Mother and Daughter Show the Promise of a Generation Free From HIV
New York City
September 20, 2010
Fortunata and her daughter Florida hold up
1,000 balloons against the New York City skyline
to highlightto world leaders the number of
children infected with HIV every day. Photo
credit: Gary He/AP Images for One Campaign
Fortunata Kasege and her daughter Florida are an incredible pair – warm, outgoing, and eager to spread the message that we can eliminate pediatric HIV and AIDS around the world.
The Foundation worked with ONE Campaign
to help bring their personal story to New York today – amid the United Nations Summit on achieving the Millenium Development Goals – to focus the world’s attention on preventing mother-to-child transmission of HIV (PMTCT).
PMTCT is one of the most effective and proven HIV prevention methods, but less than half of women around the world have access to these services. As a result, more than 1,000 children around the globe are needlessly infected with HIV every day.
Fortunata, who is originally from Tanzania, was living in the United States and expecting her first child when she learned she was HIV-positive. Luckily, she had access to aniretroviral medicines that reduced the risk of passing on the virus to her baby to less than 2 percent. Her daughter Florida was born HIV-free, and today is a vibrant thirteen-year-old.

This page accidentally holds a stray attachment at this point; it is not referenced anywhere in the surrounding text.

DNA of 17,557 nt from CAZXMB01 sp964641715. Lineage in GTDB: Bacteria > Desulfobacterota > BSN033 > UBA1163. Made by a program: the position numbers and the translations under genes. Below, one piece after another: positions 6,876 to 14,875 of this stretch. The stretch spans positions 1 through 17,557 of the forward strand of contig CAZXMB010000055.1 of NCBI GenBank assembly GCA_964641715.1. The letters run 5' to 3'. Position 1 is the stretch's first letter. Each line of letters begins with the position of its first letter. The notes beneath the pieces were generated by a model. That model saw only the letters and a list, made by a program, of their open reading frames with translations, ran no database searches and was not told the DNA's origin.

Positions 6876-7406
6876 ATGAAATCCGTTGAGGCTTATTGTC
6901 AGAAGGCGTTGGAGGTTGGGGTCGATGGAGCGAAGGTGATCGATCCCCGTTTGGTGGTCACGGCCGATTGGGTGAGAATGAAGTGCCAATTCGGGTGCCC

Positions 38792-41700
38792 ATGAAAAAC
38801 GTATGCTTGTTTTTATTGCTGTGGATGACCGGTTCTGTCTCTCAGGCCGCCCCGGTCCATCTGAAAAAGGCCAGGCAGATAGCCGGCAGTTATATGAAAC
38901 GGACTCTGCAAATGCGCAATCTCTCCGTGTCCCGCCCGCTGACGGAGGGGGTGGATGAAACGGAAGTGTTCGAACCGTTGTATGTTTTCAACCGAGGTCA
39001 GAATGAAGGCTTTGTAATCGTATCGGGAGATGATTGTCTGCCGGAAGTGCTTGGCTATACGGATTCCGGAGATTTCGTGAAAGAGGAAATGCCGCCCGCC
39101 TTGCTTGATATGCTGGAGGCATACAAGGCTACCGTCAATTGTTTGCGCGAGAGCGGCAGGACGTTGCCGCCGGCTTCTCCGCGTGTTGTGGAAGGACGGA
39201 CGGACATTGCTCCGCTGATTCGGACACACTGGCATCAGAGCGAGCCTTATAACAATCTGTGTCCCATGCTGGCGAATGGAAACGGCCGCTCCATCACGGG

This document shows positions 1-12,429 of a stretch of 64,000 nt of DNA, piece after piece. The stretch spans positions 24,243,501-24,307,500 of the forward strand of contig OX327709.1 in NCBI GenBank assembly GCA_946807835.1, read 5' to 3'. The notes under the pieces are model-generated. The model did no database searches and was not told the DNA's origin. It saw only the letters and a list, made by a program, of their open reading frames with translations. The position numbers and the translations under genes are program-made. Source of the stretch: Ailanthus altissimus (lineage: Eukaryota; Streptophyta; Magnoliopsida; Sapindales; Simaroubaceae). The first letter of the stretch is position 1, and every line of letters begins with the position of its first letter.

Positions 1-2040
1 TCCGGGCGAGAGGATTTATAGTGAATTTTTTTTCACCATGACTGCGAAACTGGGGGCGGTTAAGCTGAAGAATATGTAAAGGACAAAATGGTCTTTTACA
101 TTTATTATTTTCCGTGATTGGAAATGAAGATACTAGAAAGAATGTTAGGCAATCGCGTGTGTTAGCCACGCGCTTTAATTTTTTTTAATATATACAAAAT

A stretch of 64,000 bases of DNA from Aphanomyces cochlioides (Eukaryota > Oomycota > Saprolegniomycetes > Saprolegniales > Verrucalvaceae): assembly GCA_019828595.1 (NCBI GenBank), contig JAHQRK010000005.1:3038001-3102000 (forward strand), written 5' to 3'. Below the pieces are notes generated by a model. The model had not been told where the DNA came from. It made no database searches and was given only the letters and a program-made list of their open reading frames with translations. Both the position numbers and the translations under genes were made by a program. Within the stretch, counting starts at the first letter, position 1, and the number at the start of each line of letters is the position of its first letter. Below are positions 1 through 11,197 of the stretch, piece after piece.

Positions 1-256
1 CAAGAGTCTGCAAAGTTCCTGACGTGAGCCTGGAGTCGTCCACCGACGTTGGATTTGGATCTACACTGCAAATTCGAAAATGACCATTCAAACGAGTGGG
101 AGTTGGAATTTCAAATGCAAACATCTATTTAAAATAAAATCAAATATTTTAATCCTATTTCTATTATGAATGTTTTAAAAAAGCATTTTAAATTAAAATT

More than a decade ago, there was little access to antiretroviral medicines in Tanzania, and Fortunata watched from the U.S. as friends and family were devastated by the AIDS pandemic.
But today, there is real hope in Tanzania
and other countries
– every year more and more people receive lifesaving treatment, and pregnant women receive the PMTCT services they need to protect their own health and protect their babies from HIV.
Speaking on CNN today, Fortunata and Florida lent their voices to the cause, and their personal story is testament to the fact that we can stop the spread of HIV and AIDS to a new generation:
Robert Yule is the Foundation’s Media Manager in Washington, D.C., and is blogging this week from the United Nations MDG Summit in New York City.